ESTHER : Piel_2004_Proc.Natl.Acad.Sci.U.S.A_101_16222
PubMedSearch : Piel_2004_Proc.Natl.Acad.Sci.U.S.A_101_16222
PubMedID: 15520376
Gene_locus related to this paper: 9bact-q5i686

Title : DNA sequence and comparative analysis of chimpanzee chromosome 22 - Watanabe_2004_Nature_429_382
Author(s) : Watanabe H , Fujiyama A , Hattori M , Taylor TD , Toyoda A , Kuroki Y , Noguchi H , BenKahla A , Lehrach H , Sudbrak R , Kube M , Taenzer S , Galgoczy P , Platzer M , Scharfe M , Nordsiek G , Blocker H , Hellmann I , Khaitovich P , Paabo S , Reinhardt R , Zheng HJ , Zhang XL , Zhu GF , Wang BF , Fu G , Ren SX , Zhao GP , Chen Z , Lee YS , Cheong JE , Choi SH , Wu KM , Liu TT , Hsiao KJ , Tsai SF , Kim CG , S OO , Kitano T , Kohara Y , Saitou N , Park HS , Wang SY , Yaspo ML , Sakaki Y
Ref : Nature , 429 :382 , 2004
Abstract : Human-chimpanzee comparative genome research is essential for narrowing down genetic changes involved in the acquisition of unique human features, such as highly developed cognitive functions, bipedalism or the use of complex language. Here, we report the high-quality DNA sequence of 33.3 megabases of chimpanzee chromosome 22. By comparing the whole sequence with the human counterpart, chromosome 21, we found that 1.44% of the chromosome consists of single-base substitutions in addition to nearly 68,000 insertions or deletions. These differences are sufficient to generate changes in most of the proteins. Indeed, 83% of the 231 coding sequences, including functionally important genes, show differences at the amino acid sequence level. Furthermore, we demonstrate different expansion of particular subfamilies of retrotransposons between the lineages, suggesting different impacts of retrotranspositions on human and chimpanzee evolution. The genomic changes after speciation and their biological consequences seem more complex than originally hypothesized.
ESTHER : Watanabe_2004_Nature_429_382
PubMedSearch : Watanabe_2004_Nature_429_382
PubMedID: 15164055
Gene_locus related to this paper: pantr-a0a2j8lmv7

Title : Sequence and analysis of chromosome 2 of Dictyostelium discoideum - Glockner_2002_Nature_418_79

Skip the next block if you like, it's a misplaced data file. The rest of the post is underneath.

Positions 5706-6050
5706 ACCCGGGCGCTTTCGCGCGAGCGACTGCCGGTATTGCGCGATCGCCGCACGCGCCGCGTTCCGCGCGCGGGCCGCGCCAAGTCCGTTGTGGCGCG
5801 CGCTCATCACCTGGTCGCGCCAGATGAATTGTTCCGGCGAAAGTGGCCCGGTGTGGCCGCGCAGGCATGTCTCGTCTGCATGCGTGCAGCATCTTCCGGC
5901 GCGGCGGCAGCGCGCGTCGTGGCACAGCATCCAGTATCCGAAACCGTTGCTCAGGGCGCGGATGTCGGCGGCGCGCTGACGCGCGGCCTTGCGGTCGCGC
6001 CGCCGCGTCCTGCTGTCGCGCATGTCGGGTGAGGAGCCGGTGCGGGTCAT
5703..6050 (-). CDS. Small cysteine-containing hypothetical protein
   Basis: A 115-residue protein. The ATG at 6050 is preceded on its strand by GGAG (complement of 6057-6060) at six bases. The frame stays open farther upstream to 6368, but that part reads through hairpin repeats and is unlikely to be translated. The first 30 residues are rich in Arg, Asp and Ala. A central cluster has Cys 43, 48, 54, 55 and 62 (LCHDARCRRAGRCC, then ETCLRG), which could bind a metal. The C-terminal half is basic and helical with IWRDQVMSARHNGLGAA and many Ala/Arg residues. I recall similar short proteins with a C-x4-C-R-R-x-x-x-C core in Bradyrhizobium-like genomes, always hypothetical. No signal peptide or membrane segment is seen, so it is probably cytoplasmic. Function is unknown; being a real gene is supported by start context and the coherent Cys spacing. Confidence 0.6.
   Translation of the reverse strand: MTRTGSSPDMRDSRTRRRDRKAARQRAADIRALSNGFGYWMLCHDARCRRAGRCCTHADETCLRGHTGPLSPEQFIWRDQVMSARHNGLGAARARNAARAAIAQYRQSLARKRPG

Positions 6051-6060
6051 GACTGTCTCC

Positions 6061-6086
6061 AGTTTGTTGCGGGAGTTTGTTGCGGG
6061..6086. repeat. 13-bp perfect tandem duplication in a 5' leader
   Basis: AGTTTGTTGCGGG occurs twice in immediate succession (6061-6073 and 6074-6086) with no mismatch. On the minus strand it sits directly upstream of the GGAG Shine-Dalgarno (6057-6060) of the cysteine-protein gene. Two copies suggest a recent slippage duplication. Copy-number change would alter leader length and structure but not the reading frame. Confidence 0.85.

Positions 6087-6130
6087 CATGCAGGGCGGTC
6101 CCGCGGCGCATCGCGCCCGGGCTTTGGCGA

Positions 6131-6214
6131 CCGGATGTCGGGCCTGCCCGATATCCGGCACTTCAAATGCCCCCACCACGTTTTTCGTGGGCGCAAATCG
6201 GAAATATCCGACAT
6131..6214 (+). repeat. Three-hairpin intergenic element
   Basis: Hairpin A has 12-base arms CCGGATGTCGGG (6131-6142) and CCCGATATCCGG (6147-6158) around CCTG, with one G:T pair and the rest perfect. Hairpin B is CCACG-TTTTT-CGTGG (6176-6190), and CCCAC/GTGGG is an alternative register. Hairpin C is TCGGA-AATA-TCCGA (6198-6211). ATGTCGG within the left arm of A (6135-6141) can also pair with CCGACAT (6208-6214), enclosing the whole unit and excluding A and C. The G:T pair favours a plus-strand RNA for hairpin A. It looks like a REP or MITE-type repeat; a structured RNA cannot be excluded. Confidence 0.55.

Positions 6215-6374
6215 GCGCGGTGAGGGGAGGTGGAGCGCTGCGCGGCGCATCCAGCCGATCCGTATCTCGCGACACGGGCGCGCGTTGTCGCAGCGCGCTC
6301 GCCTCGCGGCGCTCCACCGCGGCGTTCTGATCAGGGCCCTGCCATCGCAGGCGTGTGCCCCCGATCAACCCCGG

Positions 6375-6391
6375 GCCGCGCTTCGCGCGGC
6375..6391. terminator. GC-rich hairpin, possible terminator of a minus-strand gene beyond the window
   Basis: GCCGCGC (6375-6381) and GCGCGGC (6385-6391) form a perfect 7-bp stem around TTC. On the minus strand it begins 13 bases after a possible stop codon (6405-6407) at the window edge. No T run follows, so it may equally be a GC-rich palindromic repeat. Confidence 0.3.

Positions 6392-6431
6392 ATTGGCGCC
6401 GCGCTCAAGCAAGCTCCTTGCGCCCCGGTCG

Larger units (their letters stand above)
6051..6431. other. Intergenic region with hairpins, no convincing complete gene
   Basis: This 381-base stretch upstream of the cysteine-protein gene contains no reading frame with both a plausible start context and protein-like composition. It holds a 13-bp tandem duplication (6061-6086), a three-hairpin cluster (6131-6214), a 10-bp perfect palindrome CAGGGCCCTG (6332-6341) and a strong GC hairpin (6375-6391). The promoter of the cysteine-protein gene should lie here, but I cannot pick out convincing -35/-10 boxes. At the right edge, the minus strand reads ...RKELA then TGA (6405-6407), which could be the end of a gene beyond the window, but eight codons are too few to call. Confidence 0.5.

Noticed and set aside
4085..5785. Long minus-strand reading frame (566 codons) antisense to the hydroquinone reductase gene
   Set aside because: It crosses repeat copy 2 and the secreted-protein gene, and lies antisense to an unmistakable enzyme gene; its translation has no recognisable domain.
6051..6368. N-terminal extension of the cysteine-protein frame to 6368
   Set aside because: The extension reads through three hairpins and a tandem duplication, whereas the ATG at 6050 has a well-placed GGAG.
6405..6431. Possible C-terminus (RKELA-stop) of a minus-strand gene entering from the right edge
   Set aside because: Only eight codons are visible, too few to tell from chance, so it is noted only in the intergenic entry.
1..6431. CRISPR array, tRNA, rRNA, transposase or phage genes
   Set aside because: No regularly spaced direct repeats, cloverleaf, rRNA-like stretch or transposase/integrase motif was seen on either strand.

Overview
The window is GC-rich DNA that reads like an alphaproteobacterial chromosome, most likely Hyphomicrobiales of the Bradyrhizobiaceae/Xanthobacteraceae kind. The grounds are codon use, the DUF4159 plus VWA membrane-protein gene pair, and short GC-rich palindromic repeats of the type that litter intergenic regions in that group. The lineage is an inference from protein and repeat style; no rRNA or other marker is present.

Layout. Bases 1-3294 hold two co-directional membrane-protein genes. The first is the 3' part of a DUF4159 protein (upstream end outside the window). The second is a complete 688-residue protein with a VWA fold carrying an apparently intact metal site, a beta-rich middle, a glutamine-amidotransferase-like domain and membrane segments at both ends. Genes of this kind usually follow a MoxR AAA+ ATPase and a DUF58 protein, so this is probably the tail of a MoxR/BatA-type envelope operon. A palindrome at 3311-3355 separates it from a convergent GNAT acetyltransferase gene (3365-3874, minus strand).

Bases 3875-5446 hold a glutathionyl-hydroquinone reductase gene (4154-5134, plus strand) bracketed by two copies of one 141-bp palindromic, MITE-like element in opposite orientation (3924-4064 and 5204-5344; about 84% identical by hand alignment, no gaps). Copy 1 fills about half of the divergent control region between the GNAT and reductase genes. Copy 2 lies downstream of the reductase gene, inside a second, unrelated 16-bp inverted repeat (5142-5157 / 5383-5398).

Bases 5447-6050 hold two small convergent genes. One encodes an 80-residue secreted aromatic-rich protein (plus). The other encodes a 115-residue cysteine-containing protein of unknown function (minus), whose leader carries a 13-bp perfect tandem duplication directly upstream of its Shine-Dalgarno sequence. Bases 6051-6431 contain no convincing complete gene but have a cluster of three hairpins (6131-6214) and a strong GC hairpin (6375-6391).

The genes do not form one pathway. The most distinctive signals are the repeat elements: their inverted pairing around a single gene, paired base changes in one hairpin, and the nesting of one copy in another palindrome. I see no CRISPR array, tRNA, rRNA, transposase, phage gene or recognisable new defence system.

Author(s) : Glockner G , Eichinger L , Szafranski K , Pachebat JA , Bankier AT , Dear PH , Lehmann R , Baumgart C , Parra G , Abril JF , Guigo R , Kumpf K , Tunggal B , Cox E , Quail MA , Platzer M , Rosenthal A , Noegel AA
Ref : Nature , 418 :79 , 2002
Abstract : The genome of the lower eukaryote Dictyostelium discoideum comprises six chromosomes. Here we report the sequence of the largest, chromosome 2, which at 8 megabases (Mb) represents about 25% of the genome. Despite an A + T content of nearly 80%, the chromosome codes for 2,799 predicted protein coding genes and 73 transfer RNA genes. This gene density, about 1 gene per 2.6 kilobases (kb), is surpassed only by Saccharomyces cerevisiae (one per 2 kb) and is similar to that of Schizosaccharomyces pombe (one per 2.5 kb). If we assume that the other chromosomes have a similar gene density, we can expect around 11,000 genes in the D. discoideum genome. A significant number of the genes show higher similarities to genes of vertebrates than to those of other fully sequenced eukaryotes. This analysis strengthens the view that the evolutionary position of D. discoideum is located before the branching of metazoa and fungi but after the divergence of the plant kingdom, placing it close to the base of metazoan evolution.
ESTHER : Glockner_2002_Nature_418_79
PubMedSearch : Glockner_2002_Nature_418_79
PubMedID: 12097910
Gene_locus related to this paper: dicdi-crd2p , dicdi-DPOA , dicdi-P90528 , dicdi-Q8MMX8 , dicdi-Q8MYE7 , dicdi-q54z90 , dicdi-Q75JJ5 , dicdi-Q54ZA6 , dicdi-q86h82 , dicdi-Q86HC9 , dicdi-Q86HM5 , dicdi-Q86HM6 , dicdi-Q86I88 , dicdi-q86iz7 , dicdi-Q86KU7 , dicdi-q552c0 , dicdi-q553t5 , dicdi-q555h0 , dicdi-q555h1 , dicdi-q557k5 , dicdi-Q869Q8 , dicdi-f172a